If there was a Guinness World Record for the largest Japanese tea ceremony, then this would surely be in the running. On the weekend of Oct. 25 and 26, the Tokyo Grand Tea Ceremony will be held at several tea houses within the picturesque Hamarikyu Gardens, in Tokyo’s Chuo Ward. The event is expected to attract about 8,000 people.

Of particular interest to JT readers are events designed to instruct English-speakers about the cultural background and details of the famously complex tea ceremony. At noon and 2 p.m. on both days, 40-minute participatory demonstrations will be held. Visitors will be able to savor the slightly bitter taste of matcha powdered tea and sample sweets prepared by some of Tokyo’s best-known wagashi (Japanese sweets) makers.

The number of participants for each demonstration is limited to the first 25 people who collect a ticket at the entrance to the gardens from 11:30 a.m. for the noon sessions and from 1:30 p.m. for the 2 p.m. session.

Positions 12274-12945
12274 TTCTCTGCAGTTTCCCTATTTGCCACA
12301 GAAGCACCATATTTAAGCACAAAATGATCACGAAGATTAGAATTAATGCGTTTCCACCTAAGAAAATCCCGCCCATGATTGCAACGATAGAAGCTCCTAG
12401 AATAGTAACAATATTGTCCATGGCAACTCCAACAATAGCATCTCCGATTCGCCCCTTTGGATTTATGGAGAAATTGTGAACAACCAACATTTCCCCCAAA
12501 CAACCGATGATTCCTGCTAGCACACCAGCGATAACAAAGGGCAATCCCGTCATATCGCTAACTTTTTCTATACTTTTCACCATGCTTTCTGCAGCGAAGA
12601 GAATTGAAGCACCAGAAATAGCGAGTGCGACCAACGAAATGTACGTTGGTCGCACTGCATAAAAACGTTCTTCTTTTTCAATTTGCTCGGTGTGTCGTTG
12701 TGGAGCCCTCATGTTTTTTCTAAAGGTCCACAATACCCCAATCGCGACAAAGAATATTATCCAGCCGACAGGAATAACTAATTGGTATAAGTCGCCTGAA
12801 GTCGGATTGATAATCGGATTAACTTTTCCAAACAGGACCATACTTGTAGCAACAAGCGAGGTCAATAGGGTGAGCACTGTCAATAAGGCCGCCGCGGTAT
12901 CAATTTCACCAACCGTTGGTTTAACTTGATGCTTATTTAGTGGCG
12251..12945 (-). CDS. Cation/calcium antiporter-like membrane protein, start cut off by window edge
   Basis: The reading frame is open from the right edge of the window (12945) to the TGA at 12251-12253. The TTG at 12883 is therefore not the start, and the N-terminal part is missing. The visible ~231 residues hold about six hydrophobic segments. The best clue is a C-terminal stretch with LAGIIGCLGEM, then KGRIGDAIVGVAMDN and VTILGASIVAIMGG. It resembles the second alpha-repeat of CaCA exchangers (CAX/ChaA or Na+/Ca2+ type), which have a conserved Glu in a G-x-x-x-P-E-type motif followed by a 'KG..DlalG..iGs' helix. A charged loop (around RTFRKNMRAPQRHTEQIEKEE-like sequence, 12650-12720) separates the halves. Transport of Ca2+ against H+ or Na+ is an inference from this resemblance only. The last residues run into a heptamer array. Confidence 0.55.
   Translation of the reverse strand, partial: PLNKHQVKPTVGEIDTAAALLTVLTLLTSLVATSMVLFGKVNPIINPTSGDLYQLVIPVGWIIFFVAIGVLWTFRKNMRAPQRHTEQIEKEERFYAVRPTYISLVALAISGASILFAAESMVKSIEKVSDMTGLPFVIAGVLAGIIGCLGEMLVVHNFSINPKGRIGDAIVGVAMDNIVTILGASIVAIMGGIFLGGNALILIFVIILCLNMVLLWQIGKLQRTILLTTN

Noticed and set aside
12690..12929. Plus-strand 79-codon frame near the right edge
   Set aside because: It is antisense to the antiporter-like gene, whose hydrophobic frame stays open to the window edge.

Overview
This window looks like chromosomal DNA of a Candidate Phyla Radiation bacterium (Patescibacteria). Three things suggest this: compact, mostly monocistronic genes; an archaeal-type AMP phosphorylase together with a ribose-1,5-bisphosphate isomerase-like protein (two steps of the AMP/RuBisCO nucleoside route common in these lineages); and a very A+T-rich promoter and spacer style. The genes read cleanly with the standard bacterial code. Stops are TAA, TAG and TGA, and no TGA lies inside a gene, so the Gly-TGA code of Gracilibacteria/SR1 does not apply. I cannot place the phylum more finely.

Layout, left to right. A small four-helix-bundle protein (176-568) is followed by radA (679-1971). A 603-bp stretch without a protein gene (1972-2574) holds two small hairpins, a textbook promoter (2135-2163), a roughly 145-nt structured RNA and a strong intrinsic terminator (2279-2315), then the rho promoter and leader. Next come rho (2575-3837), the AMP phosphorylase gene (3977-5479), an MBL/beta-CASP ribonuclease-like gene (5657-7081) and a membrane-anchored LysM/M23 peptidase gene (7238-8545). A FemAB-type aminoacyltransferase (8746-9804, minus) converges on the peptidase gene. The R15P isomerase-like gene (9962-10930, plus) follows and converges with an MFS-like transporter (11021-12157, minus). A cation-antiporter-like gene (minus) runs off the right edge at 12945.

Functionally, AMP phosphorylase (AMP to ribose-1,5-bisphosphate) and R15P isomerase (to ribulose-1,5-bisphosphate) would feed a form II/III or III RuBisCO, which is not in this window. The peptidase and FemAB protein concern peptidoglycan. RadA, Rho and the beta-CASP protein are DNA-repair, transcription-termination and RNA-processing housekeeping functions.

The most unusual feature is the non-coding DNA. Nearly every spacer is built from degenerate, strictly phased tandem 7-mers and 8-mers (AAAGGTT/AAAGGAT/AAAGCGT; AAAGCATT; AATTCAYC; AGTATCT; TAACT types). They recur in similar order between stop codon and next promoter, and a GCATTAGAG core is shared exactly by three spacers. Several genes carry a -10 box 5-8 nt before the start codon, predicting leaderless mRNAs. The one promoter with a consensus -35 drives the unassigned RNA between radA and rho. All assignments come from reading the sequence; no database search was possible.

For the general public, there will be a total of 12 indoor tea-ceremony sessions, each lasting about 40 minutes, at the Nakajima-no-Ochaya (Nakajima Teahouse) and the Hobai-tei (Hobai House) on both Saturday and Sunday, and another 25 sessions at five outdoor venues on each day, too.

For those who prefer their matcha tea with a little more spice, from 1:30 p.m. each day there will be what the tea ceremony’s Web site describes as a “flamboyant dance of geisha” from Asakusa.

Entrance to Hamarikyu Gardens, close to Hamamatsu Station on the JR Yamanote Line, costs ¥300. Fees for participating in the tea ceremonies are ¥300-¥500. The festival runs from 10 a.m. until 4 p.m. each day. For more details, visit www.tokyodaichakai.jp

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